In a recent post about the mobile payments landscape, we discussed the strong potential of Samsung Pay as the newest mobile payment service for smartphones. Recently, however, Google released a new platform called Hands Free that is meant to serve as a new payment system outside of the realm of Apple Pay, Android Pay and Samsung Pay.
Released last week to a beta group in the South Bay area, Google’s new product is an app that uses Bluetooth and WiFi to locate point of sale systems. Once a store’s Google compatible system locates the phone, the app sends a photo and initials of the customer to the system. When the customer asks to pay with Google they can simply verify with their initials and the cashier will check them out. The app is available for Android and iPhone users and can be used at local businesses, McDonald’s and Papa John’s in the South Bay area of San Francisco.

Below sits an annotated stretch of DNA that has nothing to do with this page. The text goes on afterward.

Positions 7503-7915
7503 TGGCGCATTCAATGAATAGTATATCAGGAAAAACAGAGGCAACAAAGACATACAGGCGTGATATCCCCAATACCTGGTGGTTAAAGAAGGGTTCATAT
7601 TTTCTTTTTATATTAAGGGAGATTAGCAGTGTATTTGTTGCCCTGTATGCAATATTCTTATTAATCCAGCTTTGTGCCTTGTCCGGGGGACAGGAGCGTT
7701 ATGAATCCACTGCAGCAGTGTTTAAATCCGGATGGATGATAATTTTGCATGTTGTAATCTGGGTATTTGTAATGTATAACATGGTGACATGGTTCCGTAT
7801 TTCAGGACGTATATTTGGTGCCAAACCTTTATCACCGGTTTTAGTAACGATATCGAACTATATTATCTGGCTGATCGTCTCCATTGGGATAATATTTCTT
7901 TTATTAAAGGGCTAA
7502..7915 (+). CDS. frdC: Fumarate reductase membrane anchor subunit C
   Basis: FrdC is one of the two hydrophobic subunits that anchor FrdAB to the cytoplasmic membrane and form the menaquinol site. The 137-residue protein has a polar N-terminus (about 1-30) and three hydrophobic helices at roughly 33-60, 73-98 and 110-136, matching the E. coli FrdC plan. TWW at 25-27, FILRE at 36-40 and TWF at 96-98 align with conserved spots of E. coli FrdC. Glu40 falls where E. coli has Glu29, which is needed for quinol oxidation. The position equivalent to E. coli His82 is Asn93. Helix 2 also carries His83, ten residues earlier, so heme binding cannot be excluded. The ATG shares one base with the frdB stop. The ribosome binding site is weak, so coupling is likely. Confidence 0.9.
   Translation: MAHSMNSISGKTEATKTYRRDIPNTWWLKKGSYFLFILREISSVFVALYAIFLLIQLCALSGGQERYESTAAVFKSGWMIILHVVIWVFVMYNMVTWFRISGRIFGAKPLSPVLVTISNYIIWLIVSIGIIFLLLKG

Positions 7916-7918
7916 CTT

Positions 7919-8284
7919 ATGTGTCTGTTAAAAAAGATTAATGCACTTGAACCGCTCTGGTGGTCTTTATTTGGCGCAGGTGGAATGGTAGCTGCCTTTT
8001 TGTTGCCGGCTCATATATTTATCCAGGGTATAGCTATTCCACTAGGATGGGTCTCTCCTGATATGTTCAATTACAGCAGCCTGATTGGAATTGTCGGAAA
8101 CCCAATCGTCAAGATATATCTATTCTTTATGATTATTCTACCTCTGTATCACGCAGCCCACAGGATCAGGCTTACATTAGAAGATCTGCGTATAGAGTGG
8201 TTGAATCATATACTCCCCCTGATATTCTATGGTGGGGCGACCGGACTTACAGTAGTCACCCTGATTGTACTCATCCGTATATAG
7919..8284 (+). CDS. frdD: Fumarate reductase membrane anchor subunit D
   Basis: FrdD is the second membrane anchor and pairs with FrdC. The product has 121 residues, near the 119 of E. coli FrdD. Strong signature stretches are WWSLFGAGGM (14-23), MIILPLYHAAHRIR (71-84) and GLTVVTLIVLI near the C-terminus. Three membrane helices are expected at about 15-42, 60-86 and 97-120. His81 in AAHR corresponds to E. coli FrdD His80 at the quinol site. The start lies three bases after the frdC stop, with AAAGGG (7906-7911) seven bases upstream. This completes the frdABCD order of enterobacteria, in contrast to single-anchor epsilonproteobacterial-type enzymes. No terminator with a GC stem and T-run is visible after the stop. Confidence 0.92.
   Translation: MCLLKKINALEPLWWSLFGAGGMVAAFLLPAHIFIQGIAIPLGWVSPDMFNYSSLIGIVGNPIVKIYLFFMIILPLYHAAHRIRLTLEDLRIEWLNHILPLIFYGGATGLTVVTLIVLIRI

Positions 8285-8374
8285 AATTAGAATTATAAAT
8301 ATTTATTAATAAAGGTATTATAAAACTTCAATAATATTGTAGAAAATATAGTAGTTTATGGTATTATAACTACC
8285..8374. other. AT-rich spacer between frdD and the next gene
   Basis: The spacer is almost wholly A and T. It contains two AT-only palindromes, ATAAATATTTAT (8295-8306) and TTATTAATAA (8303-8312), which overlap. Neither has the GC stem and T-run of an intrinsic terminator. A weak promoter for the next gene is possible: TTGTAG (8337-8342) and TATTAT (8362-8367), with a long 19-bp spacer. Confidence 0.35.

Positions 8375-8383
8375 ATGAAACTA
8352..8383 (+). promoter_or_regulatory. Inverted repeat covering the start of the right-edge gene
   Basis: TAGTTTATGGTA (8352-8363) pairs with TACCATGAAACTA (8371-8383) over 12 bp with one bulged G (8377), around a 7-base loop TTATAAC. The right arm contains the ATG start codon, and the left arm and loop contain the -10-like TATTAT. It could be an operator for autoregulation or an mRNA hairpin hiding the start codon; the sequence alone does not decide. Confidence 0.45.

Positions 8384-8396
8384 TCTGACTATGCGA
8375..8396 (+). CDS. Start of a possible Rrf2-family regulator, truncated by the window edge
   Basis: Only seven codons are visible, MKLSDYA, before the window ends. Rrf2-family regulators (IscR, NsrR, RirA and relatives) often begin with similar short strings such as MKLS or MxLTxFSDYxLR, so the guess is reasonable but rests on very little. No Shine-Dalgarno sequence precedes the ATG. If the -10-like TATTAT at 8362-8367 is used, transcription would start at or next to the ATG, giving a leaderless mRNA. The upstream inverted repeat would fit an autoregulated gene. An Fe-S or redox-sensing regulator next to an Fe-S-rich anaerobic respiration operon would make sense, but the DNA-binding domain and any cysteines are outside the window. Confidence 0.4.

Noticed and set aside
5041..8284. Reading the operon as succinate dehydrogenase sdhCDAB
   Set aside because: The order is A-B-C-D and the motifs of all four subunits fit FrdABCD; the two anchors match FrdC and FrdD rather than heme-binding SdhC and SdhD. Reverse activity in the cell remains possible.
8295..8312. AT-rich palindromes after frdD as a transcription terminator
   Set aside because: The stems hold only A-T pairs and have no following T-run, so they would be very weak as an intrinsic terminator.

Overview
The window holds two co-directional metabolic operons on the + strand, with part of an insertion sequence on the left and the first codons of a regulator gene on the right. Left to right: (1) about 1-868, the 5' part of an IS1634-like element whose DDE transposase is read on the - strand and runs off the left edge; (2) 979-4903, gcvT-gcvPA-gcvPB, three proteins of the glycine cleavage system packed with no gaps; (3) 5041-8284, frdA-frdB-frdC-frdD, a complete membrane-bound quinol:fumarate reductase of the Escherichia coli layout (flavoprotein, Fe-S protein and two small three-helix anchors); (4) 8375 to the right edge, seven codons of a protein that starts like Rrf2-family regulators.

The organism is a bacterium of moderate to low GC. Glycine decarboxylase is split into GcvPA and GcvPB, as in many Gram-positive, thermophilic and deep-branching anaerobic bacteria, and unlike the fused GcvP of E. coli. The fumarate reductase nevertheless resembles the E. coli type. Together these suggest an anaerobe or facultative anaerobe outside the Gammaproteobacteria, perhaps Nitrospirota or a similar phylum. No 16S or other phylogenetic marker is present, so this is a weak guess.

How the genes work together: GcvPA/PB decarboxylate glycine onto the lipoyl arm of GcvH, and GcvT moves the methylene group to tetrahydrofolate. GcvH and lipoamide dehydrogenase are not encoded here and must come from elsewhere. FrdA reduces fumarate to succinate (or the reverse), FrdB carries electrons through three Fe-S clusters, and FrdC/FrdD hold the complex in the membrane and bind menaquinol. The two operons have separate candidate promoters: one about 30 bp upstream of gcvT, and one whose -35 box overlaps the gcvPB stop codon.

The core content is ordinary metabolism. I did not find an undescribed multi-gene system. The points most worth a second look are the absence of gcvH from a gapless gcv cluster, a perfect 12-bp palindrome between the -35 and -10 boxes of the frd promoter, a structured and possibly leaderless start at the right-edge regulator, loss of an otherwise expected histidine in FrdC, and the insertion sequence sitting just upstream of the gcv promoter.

USA Today reported that mobile payments “haven’t even reached 1% of total retail sales yet. That number isn’t expected to be hit until 2019.” This kind of information begs the question, do consumers need a hands-free payment app if they haven’t adopted mobile payments at a high rate yet? Perhaps in the future, this app will be a pioneer in hands-free purchases, but Google may be jumping ahead of itself.
According to a Mashable article, in the future the company plans to install in-store cameras to check customer identities with profile pictures in the app. The app’s advertisement illustrates scenarios in which the technology could be useful, such as when users have their hands full or they cannot find their phones quickly.
However, the app is still another competing mobile service in a potentially oversaturated space, given the small total of sales. Despite coming from Google, the app is entirely separate from Android Pay, which could be confusing for consumers. Though marketing the product as a multi-platform app helps Google find customers among iPhone owners in addition to Android users, with the current mobile payment methods accounting for less than 1% of sales, it seems that the audience for this type of product is very small.